Phase I and pharmacokinetic study of Triapine, a potent ribonucleotide reductase inhibitor, administered daily for five days in patients with advanced solid tumors

John Murren, Manuel Modiano, Caroline Clairmont, Paula Lambert, Niramol Savaraj, Terry Doyle, Mario Sznol

Research output: Contribution to journalArticlepeer-review

106 Scopus citations


Purpose: A Phase I study in patients with advanced cancer was conducted to determine the safety, pharmacokinetics, and maximum tolerated dose of Triapine, a new, potent small-molecule inhibitor of ribonucleotide reductase. Experimental Design: Triapine was administered by 2-h i.v. infusion daily for 5 days. Courses were repeated every 4 weeks. The starting dose was 5 mg/m 2/day, but was reduced to 2 mg/m2/day after the first patient developed a hepatic adverse event. The dose was subsequently escalated using a modified Fibonacci scheme in cohorts of 3-6 patients. After the 12 mg/m2/day dose level, the study design was amended to permit 100% dose escalation in single-patient cohorts until the first episode of a drug-related grade 2 adverse event or dose-limiting toxicity (DLT). On reaching a dose of 96 mg/m2/day, the study was amended to determine the safety and tolerability of the 96-mg/m2 dose administered daily for 5 days every 2 weeks in an expanded cohort of patients. Results: A total of 32 patients received treatment. During the dose escalation phase of the study, grade 2-4 drug-related adverse events were first observed at a dose of 96 mg/m2/day. Grade 3-4 leukopenia was the primary toxicity observed among four patients treated at this dose, which occurred in the week after treatment and resolved to grade 1 or lower by day 15. Fifteen patients were subsequently treated at the 96-mg/m2 dose, daily for 5 days, with courses repeated every 2 weeks. The most common nonhematological toxicities for the latter schedule were asthenia, fever, nausea and vomiting, mucositis, decreased serum bicarbonate, and hyperbilirubinemia, and were predominantly grade 1-2 in severity and rapidly reversible. Hematological toxicity on the every-other-week schedule consisted of leukopenia (grade 4 in 93% in at least one course) and anemia (grade 2 in 71%, grade 3 in 22%). Thrombocytopenia was less common and was grade 3-4 in severity in only 22%. Triapine showed linear pharmacokinetic behavior although interpatient variability was relatively high. Peak concentrations at the 96-mg/m2/day dose averaged 8 μM, and the mean elimination T1/2 ranged from 35 min to 3 h, with a median value of ∼1 h. Cumulative urinary recovery averaged 1-3% of the administered dose, suggesting that the elimination of Triapine was primarily through metabolism. No partial or complete responses were observed. Conclusions: Triapine administered at a dose of 96 mg/m2 by 2-h i.v. infusion daily for 5 days on an every-other-week schedule demonstrates an acceptable safety profile. Serum concentrations that surpass in vitro tumor growth-inhibitory concentrations are achieved for brief periods of time each day and are sufficient to produce myelosuppression, the expected consequence of ribonucleotide reductase inhibition. Phase II trials are indicated but will proceed with a daily-for-4-days schedule to reduce the incidence of grade 4 leukopenia. The safety profile also supports the initiation of Phase I combination trials with other anticancer agents.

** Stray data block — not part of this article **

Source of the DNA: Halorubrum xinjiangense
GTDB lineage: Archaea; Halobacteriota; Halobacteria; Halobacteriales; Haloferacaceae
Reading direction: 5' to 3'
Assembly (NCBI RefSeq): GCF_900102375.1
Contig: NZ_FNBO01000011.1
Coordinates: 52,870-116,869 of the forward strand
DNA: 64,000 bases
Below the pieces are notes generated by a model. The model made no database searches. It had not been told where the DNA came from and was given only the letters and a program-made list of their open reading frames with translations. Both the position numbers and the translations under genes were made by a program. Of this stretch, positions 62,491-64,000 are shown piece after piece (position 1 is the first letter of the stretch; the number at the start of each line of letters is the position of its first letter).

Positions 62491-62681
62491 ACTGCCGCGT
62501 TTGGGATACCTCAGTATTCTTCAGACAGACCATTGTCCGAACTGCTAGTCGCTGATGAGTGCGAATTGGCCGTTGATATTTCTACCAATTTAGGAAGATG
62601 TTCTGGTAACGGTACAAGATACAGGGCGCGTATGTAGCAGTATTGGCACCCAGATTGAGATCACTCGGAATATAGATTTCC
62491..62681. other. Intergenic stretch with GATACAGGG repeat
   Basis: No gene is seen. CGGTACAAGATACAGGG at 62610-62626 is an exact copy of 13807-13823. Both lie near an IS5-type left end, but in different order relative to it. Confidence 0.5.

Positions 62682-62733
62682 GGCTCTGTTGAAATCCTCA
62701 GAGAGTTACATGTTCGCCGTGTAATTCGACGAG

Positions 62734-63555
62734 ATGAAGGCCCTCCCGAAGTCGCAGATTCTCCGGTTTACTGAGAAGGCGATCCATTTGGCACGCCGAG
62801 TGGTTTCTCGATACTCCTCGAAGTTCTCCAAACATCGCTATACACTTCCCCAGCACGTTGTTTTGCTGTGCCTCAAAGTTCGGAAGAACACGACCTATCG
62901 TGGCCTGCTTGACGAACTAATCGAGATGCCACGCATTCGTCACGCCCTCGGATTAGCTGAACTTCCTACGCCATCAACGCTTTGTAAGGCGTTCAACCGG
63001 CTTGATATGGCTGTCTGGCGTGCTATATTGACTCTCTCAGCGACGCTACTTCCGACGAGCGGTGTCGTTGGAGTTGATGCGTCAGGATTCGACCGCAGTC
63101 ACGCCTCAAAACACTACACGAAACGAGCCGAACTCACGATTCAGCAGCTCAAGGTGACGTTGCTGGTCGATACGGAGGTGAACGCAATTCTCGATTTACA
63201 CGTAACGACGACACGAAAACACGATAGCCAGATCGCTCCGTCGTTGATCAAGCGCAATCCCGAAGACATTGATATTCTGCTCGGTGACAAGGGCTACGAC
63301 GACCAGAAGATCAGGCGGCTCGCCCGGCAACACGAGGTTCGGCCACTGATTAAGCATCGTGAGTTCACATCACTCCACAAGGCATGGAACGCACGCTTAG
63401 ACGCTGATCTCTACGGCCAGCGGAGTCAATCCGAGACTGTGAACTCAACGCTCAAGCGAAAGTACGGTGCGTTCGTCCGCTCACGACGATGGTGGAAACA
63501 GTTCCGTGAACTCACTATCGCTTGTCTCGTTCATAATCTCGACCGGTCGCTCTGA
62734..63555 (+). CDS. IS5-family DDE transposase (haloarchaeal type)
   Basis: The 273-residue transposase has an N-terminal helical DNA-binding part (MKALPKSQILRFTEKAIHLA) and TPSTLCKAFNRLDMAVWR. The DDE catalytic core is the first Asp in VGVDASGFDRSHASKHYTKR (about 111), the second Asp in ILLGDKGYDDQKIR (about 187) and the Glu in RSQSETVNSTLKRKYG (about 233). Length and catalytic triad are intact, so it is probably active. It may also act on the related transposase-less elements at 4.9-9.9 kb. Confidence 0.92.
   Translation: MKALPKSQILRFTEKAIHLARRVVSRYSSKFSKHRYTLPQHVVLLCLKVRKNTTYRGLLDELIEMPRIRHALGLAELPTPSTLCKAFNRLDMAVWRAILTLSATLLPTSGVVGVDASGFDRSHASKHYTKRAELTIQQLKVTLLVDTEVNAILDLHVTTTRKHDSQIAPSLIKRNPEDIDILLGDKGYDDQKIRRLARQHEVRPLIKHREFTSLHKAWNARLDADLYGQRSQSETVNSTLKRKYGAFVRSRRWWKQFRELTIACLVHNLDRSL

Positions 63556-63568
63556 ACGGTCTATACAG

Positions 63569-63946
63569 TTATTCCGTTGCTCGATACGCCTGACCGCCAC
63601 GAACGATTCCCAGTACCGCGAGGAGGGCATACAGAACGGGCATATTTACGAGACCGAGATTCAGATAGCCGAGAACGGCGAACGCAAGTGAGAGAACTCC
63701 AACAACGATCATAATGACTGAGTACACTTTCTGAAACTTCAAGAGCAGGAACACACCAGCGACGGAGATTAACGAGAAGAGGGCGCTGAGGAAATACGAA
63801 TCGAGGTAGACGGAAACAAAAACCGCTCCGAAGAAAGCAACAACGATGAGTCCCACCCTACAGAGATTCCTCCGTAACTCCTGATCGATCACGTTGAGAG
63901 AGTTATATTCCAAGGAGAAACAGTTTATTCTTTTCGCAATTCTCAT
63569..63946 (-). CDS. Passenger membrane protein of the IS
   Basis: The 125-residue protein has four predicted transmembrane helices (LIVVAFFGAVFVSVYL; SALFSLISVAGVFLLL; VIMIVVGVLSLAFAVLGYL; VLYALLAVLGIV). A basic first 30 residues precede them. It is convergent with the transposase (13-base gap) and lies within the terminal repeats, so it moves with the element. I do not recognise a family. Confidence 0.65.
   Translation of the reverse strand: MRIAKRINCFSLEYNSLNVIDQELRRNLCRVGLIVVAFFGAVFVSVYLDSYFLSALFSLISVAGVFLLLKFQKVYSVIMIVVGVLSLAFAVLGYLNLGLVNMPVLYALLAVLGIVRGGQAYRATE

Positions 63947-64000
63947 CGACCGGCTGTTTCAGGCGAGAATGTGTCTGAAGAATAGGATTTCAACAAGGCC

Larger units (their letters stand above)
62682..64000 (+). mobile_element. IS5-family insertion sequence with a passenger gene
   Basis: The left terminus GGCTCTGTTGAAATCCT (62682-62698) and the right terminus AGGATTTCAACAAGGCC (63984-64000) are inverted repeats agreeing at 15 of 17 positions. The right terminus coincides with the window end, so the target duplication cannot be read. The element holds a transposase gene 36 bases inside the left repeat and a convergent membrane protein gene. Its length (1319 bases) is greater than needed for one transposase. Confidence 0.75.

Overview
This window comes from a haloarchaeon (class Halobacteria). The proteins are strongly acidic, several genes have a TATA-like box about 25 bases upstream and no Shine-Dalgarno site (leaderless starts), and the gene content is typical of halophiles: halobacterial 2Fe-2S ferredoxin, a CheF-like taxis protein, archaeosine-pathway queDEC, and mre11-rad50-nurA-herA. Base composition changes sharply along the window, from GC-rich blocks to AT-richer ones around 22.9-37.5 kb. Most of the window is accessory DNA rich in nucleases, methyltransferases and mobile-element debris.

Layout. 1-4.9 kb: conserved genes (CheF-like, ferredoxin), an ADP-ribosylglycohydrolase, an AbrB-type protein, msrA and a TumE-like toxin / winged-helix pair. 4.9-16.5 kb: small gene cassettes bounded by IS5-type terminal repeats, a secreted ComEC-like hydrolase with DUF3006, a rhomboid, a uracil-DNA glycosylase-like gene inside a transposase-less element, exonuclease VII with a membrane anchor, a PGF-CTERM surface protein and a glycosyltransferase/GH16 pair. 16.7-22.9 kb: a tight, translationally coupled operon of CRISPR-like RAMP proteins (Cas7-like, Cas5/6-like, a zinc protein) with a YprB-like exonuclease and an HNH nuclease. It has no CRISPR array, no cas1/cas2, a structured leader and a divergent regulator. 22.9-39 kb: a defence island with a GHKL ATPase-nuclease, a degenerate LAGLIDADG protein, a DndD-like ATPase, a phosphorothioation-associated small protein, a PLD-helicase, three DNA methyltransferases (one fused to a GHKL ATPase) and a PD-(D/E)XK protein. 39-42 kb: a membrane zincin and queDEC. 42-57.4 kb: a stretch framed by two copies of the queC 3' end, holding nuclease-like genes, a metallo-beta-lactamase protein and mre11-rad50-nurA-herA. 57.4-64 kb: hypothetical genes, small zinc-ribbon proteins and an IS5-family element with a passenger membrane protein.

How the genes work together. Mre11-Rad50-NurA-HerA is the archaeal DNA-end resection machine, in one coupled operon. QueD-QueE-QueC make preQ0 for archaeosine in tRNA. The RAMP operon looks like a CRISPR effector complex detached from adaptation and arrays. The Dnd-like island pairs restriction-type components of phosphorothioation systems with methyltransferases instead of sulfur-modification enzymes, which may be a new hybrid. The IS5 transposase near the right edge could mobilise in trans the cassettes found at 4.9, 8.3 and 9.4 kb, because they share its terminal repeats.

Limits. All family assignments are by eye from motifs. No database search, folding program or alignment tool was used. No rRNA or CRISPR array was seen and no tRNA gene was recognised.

Original languageEnglish (US)
Pages (from-to)4092-4100
Number of pages9
JournalClinical Cancer Research
Issue number11
StatePublished - Nov 1 2003

ASJC Scopus subject areas

  • Oncology
  • Cancer Research


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